‘Until the UUK is ready to engage, the strike goes on’: We attended a rally featuring UCU General Secretary Sally Hunt
Summer exams will definitely be affected if no previous negotiation is reached
UCU General Secretary Sally Hunt called for a redoubling of strike efforts at a rally earlier today. After a march which went from Gower Street to Westminster, protestors from King's, UCL, LSE, SOAS, and more gathered in Central Hall Westminster for talks by several key speakers. These included Shadow Chancellor John McDonnell, Sally Hunt and key leaders from London-wide universities and colleges.
To an audience of staff, students, members and general public, Hunt began by calling for an end to "year on year pay cuts" and "year on year reductions in staff." As part of her speech, she mentioned previous meetings with HE managements and leaders as part of the journey the UCU have conducted to get to this point.
"When the NFC says 'oh dear we are so sorry you think it's not good enough in terms of pay, we really would like to pay you more' – and I am not paraphrasing, that is what they said in negotiations – we are going to be on strike and we are going to pull money out of that sector if it's the last thing we do."
Praise was showered on students supporting staff and (certain) politicians
"FE members of staff do an amazing job and they deserve decent pay."
Drawing particular attention to charity efforts made on the picket line by Manchester students, Hunt said "it's so important to us to know that our students stand in solidarity with us, so thank you on behalf of our members."
She also referenced the support of political parties, particularly "friends at the Labour Party", in "pressing the government and pressing the employers. "Even the Minister for Higher Education has not been that bad," she continued, suggesting that he wanted the UUK to "get off their arses and get into negotiations."
She claimed that this was a position shared by parents, students and lecturers alike: "it took them till yesterday for the employers to go 'oh yeah go on then, we might just have to do it.'
It was made clear that staff members aren't backing down easily
"I want to be clear on that point," she stated, "what we do in these negotiations is say to the employers is that our members want to defy benefit schemes."
Hunt clearly stated that "pensions are pay. Pensions are our futures." The uncertainty that has been created from the government and management controlling what will happen to teaching staff in retirement is unacceptable, and the UCU would fight hard to get out of this situation.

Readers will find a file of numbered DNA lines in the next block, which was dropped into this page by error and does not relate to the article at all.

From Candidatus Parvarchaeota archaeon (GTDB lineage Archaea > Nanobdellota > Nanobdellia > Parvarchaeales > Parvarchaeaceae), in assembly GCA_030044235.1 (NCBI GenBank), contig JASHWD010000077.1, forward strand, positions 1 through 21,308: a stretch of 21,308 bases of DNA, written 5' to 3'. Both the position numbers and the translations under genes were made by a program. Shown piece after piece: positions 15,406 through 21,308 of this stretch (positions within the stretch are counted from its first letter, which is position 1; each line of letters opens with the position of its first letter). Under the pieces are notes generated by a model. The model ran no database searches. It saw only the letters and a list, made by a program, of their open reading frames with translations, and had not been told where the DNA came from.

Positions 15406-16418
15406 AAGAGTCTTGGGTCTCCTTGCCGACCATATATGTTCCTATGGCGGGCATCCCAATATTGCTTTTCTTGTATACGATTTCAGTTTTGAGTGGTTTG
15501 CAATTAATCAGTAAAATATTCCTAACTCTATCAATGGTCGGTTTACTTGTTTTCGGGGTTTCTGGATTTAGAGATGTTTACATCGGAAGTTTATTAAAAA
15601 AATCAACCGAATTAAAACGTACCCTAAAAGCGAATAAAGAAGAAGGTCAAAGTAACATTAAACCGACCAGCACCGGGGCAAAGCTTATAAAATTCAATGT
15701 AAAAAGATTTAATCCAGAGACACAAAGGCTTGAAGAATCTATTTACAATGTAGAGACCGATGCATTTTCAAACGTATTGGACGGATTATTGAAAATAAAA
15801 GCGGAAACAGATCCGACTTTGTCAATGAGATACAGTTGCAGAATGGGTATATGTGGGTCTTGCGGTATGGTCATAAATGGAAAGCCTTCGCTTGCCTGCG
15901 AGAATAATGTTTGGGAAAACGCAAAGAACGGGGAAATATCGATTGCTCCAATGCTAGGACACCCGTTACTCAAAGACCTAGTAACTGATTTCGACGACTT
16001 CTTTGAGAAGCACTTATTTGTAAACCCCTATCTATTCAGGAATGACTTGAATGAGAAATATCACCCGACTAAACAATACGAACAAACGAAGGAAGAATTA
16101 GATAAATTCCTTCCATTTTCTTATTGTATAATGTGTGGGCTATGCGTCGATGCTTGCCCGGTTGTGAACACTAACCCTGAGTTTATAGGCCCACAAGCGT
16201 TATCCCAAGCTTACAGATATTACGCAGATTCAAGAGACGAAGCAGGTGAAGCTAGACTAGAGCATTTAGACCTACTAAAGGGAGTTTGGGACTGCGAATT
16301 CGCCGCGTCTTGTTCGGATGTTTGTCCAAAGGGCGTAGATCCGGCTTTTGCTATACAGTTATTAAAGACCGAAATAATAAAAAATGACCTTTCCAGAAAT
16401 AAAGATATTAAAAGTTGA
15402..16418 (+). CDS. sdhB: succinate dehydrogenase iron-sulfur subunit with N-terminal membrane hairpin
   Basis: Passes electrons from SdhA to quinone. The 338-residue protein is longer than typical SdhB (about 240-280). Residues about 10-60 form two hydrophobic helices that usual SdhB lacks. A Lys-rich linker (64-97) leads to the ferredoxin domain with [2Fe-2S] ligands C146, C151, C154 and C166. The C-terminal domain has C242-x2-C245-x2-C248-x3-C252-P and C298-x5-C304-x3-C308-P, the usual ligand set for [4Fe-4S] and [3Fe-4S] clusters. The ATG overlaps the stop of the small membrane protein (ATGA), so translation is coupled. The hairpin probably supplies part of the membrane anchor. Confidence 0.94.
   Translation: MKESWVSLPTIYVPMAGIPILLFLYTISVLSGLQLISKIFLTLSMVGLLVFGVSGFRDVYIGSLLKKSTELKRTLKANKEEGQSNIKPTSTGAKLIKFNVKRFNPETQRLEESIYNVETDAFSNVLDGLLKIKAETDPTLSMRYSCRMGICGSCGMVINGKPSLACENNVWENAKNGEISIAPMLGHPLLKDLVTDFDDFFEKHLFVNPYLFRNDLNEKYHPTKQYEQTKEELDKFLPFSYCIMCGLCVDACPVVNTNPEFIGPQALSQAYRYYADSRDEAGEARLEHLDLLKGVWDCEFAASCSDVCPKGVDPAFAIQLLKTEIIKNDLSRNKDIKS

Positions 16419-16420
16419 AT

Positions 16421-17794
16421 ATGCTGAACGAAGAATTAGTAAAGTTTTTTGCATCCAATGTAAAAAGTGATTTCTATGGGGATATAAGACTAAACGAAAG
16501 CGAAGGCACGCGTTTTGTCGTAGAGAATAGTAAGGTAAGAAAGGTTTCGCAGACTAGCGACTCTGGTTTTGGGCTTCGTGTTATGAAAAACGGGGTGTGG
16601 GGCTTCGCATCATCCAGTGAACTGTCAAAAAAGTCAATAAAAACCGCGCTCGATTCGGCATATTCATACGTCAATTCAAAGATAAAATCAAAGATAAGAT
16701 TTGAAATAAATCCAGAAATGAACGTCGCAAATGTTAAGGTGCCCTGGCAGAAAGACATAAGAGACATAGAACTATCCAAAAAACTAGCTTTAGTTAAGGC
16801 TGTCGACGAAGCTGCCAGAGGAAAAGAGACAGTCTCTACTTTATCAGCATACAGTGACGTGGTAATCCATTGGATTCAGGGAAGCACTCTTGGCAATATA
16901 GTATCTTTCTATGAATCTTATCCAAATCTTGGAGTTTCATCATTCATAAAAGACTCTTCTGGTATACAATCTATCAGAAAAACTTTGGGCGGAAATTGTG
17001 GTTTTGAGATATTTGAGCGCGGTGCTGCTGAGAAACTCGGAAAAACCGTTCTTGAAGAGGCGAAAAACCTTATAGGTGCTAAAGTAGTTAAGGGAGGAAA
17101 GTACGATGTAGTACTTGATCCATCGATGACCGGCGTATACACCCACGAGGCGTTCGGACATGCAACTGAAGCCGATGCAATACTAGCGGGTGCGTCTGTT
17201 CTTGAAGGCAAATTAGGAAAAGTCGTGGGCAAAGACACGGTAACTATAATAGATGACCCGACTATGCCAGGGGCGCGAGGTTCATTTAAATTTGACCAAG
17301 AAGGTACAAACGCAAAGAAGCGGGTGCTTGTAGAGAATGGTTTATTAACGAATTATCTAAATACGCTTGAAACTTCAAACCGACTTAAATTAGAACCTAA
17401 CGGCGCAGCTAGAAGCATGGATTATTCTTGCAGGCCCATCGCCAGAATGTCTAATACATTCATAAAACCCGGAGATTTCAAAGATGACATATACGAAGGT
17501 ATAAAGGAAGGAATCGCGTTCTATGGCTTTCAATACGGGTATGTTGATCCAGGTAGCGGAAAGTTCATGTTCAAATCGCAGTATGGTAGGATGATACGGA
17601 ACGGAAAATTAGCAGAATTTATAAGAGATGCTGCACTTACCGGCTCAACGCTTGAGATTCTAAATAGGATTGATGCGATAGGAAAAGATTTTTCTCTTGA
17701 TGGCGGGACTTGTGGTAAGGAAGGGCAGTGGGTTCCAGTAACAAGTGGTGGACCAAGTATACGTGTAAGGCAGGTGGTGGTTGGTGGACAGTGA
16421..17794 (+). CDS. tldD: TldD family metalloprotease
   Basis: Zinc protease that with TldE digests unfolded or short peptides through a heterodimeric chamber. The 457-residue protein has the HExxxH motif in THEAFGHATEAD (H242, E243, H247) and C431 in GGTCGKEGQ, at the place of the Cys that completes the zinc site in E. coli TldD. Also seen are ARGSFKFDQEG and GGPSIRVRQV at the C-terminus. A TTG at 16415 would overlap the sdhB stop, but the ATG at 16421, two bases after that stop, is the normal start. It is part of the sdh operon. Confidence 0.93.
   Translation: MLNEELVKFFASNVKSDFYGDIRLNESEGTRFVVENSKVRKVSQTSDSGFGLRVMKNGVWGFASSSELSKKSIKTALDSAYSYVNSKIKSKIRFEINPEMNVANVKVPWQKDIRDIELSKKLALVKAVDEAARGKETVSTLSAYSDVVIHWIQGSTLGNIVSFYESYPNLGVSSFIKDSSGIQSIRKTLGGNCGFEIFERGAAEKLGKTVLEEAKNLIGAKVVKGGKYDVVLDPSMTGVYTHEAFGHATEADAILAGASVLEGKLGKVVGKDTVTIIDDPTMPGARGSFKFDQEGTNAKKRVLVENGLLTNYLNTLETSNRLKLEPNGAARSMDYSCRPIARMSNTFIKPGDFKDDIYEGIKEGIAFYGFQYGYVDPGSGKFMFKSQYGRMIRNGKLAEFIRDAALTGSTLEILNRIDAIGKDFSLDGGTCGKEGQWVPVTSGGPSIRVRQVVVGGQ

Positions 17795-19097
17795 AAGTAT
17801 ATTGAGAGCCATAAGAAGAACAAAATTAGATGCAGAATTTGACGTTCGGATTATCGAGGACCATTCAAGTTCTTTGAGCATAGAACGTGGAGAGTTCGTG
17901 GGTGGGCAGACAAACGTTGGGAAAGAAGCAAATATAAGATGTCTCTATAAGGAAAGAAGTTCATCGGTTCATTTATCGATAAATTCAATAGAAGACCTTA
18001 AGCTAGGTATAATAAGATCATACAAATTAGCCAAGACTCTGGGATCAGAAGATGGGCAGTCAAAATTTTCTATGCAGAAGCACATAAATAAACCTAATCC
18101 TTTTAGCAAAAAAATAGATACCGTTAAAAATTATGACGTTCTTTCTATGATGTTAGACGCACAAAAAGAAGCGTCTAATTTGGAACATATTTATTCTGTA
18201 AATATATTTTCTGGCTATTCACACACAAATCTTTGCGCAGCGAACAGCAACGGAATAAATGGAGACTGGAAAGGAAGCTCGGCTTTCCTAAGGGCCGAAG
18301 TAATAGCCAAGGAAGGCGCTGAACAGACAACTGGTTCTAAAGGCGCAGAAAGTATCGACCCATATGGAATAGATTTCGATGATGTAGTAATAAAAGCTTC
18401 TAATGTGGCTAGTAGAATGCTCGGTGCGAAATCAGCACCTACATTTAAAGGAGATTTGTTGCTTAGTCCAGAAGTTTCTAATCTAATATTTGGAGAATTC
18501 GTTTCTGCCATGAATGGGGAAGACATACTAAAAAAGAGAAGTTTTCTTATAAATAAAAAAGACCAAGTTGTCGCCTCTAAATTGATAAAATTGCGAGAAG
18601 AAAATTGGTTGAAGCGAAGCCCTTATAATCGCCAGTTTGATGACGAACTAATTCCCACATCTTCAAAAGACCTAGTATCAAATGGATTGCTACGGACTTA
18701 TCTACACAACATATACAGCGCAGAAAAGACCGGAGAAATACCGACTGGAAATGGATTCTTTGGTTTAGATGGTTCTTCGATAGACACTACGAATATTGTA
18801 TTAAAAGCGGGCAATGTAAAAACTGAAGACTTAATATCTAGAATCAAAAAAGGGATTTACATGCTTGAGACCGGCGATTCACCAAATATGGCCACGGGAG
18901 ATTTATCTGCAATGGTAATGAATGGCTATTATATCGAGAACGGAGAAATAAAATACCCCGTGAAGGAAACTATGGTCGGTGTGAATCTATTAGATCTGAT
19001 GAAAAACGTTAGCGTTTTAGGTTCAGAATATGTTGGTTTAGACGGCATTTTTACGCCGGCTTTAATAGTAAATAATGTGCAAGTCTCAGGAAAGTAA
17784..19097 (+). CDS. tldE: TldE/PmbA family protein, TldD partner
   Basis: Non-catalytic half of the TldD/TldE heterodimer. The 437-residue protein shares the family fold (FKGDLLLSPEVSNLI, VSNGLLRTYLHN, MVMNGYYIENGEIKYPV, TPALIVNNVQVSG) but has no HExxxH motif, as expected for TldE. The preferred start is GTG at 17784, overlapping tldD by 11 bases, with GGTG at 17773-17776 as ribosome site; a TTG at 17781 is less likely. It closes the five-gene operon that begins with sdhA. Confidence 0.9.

"This union will never agree to that and our negotiations on Monday will again state that case. We need one thing from our members for our negotiators to be able to do that: we need the sacrifices that you have taken so far not to be wasted, we need to redouble our action next week and the week after; making clear that this strike action continues until an agreement is reached."
Apparently all the industrial action could have all been avoided months ago – but certain members of higher management were not prepared to listen
"We told our employers that our members would not accept the changes that they wanted to impose. We knew that they should not expect members of staff who have paid into a scheme to be suddenly told that 50% of what's gone in there, something they should be able to rely on, is going to be at the whim of the stock market."
Hunt continued to say that, despite the presence of the Trade Union Act, members had always been prepared to strike – and that the employers knew this too. They originally doubted how many students would support their staff striking to save their pensions, but the past five days have proved them wrong.
"Yesterday, I had the absolute pleasure of sitting in a room [with those employers] and seeing them say 'we believe we might have to have talks until we find a resolution… and do you think your members would consider going back to work?" This was met with laughter from the audience and shouts of "no way!"
The UCU have an alternative that they believe to be the best option
"What I have done today is I have written to every Vice Chancellor in every institution in dispute and I have said to them: 'these are the proposals I have put on the table to resolve this dispute'."
The proposals outlined by Hunt, she claimed, were entirely "reasonable and affordable" further emphasising the UCU's eagerness to "engage" with negotiators.
"In summary," she stated, "it's really simple. We have a scheme that is affordable and that is in credit in terms of live members paying out to those that are having their pension now. We have an investment policy that is working. We have, in effect, a healthy scheme."
There is no doubt that strikes will continue if an agreement is not reached that satisfies UCU members
She suggested that "this dispute could be over in days" should UUK negotiators be willing to engage. "Until they do that," she said, "the strikes go on."
She then reiterated the need for the UCU to "prosecute this dispute until the end," adding that she hoped that it would be soon.
"But if it isn't," she concluded, "then we will have to commit to further days of action and we will have to be very clear that this dispute goes on into the summer when we have exams and will continue until we get a solution that we think is acceptable."
So far talks have not been scheduled between the UCU and the UUK. Here are the rest of the days King's staff will be on strike until March 20th.